Aesculapian Awards Banquet
Each spring, the College of Medicine Student Council hosts the Aesculapian Awards Banquet to recognize teaching excellence and peer achievement. The individual classes from both the Oklahoma City campus and the Tulsa School of Community Medicine nominate and select for the Aesculapian Award faculty whom they have identified as distinguishing themselves in the art of teaching. The same classes from both campuses also nominate and select peers for the Podalirian Award that recognizes student commitment, leadership, and advocacy on the part of patients and fellow students. The College of Medicine Student Council, on behalf of the medical student body, also selects one faculty member for the Edgar W. Young Lifetime Achievement Award. This honoree is acknowledged for their long-term dedication to teaching and mentoring the next generation of physicians. To learn more, click here.
Anatomical Donor Memorial Lunch
In 2001, the OU College of Medicine instituted the Anatomical Donor Memorial Luncheon, which introduces students to the life story of the donor and recognizes the gift the donors and their families have made to the students' medical education. A dissection team of eight first-year students meet with family members of the specific donor. Students receive orientation about what to discuss, how to pose appropriate questions, and are encouraged to learn the donor's life story. Family members are fortified with the information regarding medical school and the importance of students personalizing the learning environment of gross anatomy. Family members comment that this is a healthy environment for discussing the loss of a loved family member. Students are uniformly positive about the experience and express a commitment to learning from the donor.
Anatomical Donor Memorial Service of Remembrance
The Anatomical Donor Memorial Service of Remembrance is a follow-up to the Anatomical Donor Memorial Lunch and serves as a closure to the educational and humanism experience. Again, students have the opportunity to express their appreciation for the donor's gift and celebrate the selfless contribution made by both the donors and the donors' families and friends. Many students express that the donors are the best teachers they will ever have in medical school and were always available, uncomplaining, at any hour of the day or night, any day of the week. Medical students' account of their experiences personalize the role the donors had in the students' learning while also reinforcing to the family and friends the knowledge that their loved ones' conscious decision to donate their bodies for medical education truly made a significant and positive impact.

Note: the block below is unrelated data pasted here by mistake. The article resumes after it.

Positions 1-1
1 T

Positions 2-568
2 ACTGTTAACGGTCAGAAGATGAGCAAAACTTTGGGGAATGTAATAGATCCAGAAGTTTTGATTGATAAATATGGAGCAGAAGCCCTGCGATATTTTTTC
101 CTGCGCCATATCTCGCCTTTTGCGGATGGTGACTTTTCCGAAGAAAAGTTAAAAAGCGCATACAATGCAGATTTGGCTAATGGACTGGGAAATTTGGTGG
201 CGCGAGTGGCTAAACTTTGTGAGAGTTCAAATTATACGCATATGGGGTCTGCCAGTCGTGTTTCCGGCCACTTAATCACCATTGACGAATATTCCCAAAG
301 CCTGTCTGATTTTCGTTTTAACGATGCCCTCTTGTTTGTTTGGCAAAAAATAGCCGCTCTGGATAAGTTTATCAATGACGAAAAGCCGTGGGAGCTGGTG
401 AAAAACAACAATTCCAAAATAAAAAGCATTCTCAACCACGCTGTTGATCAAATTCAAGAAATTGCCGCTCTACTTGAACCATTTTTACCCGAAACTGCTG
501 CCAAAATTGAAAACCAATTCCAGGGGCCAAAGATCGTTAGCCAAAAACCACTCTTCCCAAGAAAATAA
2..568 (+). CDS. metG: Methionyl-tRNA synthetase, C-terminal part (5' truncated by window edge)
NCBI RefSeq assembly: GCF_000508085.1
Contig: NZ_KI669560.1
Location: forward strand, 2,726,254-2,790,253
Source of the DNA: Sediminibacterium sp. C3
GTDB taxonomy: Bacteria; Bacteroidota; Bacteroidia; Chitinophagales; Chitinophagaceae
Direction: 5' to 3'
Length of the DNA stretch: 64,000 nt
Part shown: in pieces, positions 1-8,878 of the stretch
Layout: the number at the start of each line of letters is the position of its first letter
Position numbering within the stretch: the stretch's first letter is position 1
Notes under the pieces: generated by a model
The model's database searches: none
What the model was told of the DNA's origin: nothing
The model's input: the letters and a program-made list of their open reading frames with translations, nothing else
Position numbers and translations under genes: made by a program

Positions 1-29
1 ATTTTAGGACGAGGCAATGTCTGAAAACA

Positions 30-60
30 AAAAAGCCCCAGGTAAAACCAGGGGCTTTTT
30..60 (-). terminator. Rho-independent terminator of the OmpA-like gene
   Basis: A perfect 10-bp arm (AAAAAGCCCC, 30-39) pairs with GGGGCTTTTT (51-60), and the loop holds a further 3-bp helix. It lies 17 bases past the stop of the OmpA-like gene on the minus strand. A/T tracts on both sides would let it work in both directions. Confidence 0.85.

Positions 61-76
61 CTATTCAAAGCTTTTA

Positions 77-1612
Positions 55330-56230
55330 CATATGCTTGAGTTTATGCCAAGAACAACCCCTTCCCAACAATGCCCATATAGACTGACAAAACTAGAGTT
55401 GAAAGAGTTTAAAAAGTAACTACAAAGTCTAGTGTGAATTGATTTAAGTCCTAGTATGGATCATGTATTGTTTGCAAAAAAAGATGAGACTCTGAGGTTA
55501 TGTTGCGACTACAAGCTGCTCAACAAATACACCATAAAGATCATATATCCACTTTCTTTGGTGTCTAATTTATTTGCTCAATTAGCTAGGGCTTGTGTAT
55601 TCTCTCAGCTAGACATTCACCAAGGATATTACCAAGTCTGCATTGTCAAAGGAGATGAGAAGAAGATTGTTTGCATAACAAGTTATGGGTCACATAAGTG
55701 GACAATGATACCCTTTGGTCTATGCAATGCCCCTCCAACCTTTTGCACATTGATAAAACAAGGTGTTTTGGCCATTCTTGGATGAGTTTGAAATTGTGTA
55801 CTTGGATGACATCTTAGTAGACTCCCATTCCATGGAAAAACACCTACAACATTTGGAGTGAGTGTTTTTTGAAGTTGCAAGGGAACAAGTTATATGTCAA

Commencement is the celebratory culmination of four years of medical school. Family and friends, who through their unceasing support and encouragement also participated in the medical students' educational journeys, are invited to share in this poignant observance that officially promotes the graduating class from students to rising physicians. The ceremony is typically held at the Oklahoma city Civic Center in downtown Oklahoma City. There is no limit to the number of family members and friends students may invite to the commencement ceremony. After the recessional, the College of Medicine Alumni Office hosts a reception for the graduates and their families and friends. Before leaving, the graduates are asked to sign "The Medicine Book" that chronicles the signatures of each graduate from the College of Medicine. It also represents the first time that the students add the suffix "MD" to their names.